What a lucky day for me back in 1980-something when Tony Metzer turned up to share the not very beautiful flat I was living in on the North Circular Road (For non-Londoners, the North Circular was then and is now a noisy, congested and very, very long road – always a big problem to get a pizza delivered).
Back in those days Tony was a pupil barrister, paying his way by marking exam scripts and I was a reporter for the Greenford, Northolt and Perivale Gazette, which was a bit of a mouthful when we answered the office phone.
But now I write books which need a certain amount of expertise on the criminal justice system. And Tony is a criminal barrister, perfectly placed to help out and kind enough to do so. He was the legal adviser to the makers of the brilliant BBC series Criminal Justice, so he’s used to guiding wild creative imaginations - although the writer there used to be a barrister himself so had a certain advantage.
For When I Was Joe Tony told me that I’d got the police procedure all wrong, and how to fix it. We’ve just had lunch to discuss Almost True during which he had to deal with vast numbers of plot possibilities and at least three potential trials, telling me what solicitors, police and barristers would and could do. His advice will be absolutely essential in working out the last third of the book.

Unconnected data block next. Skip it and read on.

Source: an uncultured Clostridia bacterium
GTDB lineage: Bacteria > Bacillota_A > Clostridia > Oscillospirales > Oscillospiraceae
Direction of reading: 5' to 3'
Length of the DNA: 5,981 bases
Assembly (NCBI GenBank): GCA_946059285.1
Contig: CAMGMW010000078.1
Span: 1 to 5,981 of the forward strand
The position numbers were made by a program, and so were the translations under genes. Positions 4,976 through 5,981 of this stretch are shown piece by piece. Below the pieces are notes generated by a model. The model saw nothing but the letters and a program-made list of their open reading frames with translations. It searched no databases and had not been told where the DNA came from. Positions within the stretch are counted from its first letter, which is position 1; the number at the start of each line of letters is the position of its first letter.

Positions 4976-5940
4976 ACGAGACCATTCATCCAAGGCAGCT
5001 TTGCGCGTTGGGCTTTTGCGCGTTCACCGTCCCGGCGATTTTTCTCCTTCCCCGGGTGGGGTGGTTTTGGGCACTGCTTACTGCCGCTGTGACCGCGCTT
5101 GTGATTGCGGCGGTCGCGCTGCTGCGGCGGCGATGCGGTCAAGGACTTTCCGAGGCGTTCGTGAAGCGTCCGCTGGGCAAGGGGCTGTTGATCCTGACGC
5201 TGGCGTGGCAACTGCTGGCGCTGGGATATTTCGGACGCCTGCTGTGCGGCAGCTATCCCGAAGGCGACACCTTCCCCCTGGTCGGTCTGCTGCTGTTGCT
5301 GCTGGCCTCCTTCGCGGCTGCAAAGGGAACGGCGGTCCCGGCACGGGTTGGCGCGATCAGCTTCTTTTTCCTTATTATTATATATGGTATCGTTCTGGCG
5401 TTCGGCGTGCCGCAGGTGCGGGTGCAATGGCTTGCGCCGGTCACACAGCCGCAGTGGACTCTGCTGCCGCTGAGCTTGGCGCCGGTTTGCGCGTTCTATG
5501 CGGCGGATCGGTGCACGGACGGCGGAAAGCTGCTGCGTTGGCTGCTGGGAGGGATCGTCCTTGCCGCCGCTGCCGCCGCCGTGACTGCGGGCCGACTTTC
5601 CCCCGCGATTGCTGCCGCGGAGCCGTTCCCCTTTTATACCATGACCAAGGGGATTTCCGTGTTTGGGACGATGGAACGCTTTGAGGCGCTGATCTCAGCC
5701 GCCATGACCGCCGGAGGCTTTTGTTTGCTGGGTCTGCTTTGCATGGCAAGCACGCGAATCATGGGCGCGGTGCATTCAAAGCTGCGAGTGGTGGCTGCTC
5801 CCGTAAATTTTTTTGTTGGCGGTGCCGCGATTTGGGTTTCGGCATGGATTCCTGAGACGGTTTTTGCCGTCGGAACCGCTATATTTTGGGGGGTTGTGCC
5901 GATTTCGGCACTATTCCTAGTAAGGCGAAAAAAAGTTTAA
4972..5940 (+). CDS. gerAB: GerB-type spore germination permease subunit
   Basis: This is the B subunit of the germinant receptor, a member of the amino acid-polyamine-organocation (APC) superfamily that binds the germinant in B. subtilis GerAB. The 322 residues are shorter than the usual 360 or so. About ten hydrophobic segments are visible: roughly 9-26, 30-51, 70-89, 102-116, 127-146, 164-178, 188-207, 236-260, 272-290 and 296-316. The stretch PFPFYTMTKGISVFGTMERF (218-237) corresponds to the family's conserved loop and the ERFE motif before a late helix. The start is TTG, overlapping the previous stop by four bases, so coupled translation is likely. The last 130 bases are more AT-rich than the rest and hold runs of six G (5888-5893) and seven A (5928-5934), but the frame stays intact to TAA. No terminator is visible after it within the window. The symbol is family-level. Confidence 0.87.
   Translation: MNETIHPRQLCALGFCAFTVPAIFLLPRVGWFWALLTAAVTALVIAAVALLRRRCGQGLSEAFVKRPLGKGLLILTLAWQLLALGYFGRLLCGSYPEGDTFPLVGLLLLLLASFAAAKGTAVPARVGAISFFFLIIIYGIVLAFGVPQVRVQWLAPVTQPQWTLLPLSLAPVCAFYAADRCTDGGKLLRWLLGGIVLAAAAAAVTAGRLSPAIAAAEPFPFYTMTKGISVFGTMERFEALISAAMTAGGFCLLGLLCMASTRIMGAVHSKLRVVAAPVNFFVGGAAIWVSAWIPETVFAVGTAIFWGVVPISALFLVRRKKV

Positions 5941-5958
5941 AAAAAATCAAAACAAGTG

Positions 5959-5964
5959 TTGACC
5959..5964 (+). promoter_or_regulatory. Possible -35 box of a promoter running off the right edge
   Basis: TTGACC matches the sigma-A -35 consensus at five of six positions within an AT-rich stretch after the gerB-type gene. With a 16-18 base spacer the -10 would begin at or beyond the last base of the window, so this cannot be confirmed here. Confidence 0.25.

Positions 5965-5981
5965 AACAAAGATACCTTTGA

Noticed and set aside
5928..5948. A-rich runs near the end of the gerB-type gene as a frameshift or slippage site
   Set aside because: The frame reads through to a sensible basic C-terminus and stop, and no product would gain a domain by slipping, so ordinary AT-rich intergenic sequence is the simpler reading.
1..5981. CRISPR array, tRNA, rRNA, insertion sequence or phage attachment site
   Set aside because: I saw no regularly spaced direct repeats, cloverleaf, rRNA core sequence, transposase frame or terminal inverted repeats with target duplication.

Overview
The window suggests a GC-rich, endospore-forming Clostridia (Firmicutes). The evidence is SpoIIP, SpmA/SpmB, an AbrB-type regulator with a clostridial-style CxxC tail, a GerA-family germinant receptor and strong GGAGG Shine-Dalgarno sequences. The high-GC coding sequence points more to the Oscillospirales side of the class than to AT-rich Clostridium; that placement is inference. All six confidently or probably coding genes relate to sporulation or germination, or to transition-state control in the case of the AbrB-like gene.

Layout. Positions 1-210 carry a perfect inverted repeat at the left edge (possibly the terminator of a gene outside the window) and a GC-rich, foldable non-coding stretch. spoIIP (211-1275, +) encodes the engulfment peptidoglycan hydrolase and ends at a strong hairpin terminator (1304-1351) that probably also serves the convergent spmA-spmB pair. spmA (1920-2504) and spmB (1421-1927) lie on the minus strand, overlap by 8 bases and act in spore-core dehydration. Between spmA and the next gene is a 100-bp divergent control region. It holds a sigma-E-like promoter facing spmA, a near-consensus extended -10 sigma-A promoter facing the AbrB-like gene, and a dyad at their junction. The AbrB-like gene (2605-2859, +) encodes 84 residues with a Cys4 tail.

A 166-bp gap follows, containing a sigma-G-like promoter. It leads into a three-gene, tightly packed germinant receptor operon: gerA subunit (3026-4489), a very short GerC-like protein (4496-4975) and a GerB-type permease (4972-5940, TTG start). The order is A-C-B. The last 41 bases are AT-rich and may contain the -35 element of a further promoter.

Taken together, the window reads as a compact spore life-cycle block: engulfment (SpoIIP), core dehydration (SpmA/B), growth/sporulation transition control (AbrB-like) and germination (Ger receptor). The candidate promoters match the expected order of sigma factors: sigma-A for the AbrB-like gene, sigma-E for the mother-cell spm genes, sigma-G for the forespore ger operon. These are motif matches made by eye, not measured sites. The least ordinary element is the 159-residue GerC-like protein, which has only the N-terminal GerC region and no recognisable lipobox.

That’s not the only reason that I was very lucky to have shared a flat with Tony. Not only was he the nicest flatmate imaginable, but when another room in our vast but hideous flat was vacated he suggested his sister Sylvia’s then boyfriend Richard should move in. And Richard was a fantastic flatmate too, given to returning from visits home with vast carrier bags full of M&S food and kitchen gadgets.
At Richard and Sylvia’s wedding I sat next to her boss. And - despite losing half my outfit on the way to the wedding and the waitress dropping a bowl of cream in my lap - we got on very well and swopped phone numbers. We’re coming up for our fifteenth wedding anniversary. Thanks Tony!